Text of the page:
|Cat-eLog Data Sheet|
|Scientific Name||Ictalurus furcatus (Valenciennes, 1840)|
|Common Names||Blue Channel Catfish
Blå Dværgmalle (Denmark), Fulton Catfish, Great Blue Catfish, High Fin Blue Catfish, Humpback Catfish, North American Blue Catfish, Silver Catfish, White Fulton Catfish
|Type Locality||Wabash River, Illinois, U.S.A.|
|Synonym(s)||Amiurus meridionalis, Amiurus ponderosus, Ictalurus meridionalis, Pimelodus affinis, Pimelodus furcatus|
|Pronunciation||ick tal oo russ - fur kat uss|
|Etymology||Ictalurus: From the Greek ichthys, meaning fish, and ailouros, meaning cat; literally "fish cat" (=catfish). furcatus: meaning forked, a reference to the deeply forked caudal fin.|
|Size||1651mm or 65" SL. Find near, nearer or same sized spp.|
|Identification||Only confused with adult channel cats. In juveniles the blue generally has a darker body with a whitish belly while the channel is silvery with few small dark spots. The channel cat averages 27-30 anal fin rays while the blue has 33-35. Ictalurus furcatus has a head that is wedge shaped, consistent with a blue cat's wedge shaped head is a noticeable dorsal hump in front of the dorsal fin, a channel cats head is more rounded or cigar shaped. Barbels on a blue cat are reduced in relation to I. punctatus. Also in comparison to channel cats which have a rounded anal fin the anterior margin of the anal fin is truncate in I .furcatus.|
|General Remarks||This is North America's largest native fish. Recent sports fishing records show this fish weighing well over 100 pounds, with a world record as of June 2011 of 143 pounds and 57 inches in length. In recent times, the fish is seriously overfished, records from before the year 1900 range from 200 to 300 pounds. Rafinesque, a noted naturalist, claimed to have seen a specimen at 250 pounds.|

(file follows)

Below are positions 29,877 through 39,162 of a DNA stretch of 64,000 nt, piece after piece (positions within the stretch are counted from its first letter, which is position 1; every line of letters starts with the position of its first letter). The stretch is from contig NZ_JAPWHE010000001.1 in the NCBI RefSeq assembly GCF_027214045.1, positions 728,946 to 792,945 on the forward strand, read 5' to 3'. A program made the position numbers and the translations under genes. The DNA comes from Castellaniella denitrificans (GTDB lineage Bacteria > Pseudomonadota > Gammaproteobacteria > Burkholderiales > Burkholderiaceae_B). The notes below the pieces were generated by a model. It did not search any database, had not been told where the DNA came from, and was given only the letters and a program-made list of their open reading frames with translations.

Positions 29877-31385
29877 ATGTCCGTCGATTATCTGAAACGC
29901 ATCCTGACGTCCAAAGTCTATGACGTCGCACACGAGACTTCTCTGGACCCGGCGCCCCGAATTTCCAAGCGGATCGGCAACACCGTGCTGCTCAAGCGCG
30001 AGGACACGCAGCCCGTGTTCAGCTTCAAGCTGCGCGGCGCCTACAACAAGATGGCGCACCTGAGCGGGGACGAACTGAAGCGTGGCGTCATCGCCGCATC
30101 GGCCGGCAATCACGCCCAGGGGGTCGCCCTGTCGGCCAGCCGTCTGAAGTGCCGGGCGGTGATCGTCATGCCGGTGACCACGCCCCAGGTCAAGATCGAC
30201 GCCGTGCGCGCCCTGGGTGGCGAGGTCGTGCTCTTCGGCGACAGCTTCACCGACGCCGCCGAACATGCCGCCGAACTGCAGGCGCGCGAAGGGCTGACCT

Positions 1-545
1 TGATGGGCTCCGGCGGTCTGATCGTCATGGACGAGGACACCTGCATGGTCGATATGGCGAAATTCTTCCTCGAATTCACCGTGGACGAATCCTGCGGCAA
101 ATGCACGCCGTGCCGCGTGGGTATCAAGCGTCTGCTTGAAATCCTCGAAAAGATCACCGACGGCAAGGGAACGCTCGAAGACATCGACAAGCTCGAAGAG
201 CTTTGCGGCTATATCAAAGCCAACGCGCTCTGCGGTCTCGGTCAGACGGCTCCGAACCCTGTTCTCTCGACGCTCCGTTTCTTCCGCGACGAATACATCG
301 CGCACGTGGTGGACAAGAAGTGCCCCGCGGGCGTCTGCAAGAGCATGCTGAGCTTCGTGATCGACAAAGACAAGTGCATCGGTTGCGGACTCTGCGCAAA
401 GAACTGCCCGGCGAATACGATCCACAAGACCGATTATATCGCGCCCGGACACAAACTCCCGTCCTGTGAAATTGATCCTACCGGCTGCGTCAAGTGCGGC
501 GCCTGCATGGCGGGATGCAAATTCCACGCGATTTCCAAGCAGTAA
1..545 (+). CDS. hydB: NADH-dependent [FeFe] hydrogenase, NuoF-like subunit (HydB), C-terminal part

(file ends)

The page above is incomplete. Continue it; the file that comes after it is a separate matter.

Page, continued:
|Distribution||Native range included the Mississippi, Ohio, and Missouri river basins. Introduced in California, Washington, and Arizona.
Gulf Coast Drainages, Mississippi, Missouri (click on these areas to find other species found there)
Gulf Coast Drainages, Mississippi (click on these areas to find other species found there)
Gulf Coast Drainages, Mississippi, Ohio (click on these areas to find other species found there)
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|IUCN Red List Status||Least Concern|
|pH||6.6 - 8.4|
|Temperature||10.0-22.0°C or 50-71.6°F (Show species within this range)|
|Other Parameters||Tolerates brackish water, but not as well as the white catfish, Ameiurus catus. Prefers stronger currents than either the channel or flathead catfish. Favours deep swift channels in large rivers.|
|Feeding||Mainly fishes, but also frogs and molluscs.|
|Furniture||Not an aquarium fish.|
|Compatibility||Anything which can't be swallowed - given this fishes huge size - that rules out most other freshwater fish.|
|Suggested Tankmates||Large central American cichlids fit the bill both in terms of size and water conditions.|
|Breeding||Similar to the channel catfish.|
|Breeding Reports||There is no breeding report.|
|Reference||Histoire naturelle des poissons v. 15, pp 136.|
|Registered Keepers||Keeping this species? Why not .
There are 15 registered keepers, view all "my cats" data.
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There is no wish to keep this species.
|Spotters||Spotted this species somewhere? Click the binoculars!
There are 4 records of this fish being seen, view them all.
|More on Ictalurus furcatus|
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|Last Update||2019 Oct 16 13:35 (species record created: 2001 Apr 25 00:00)|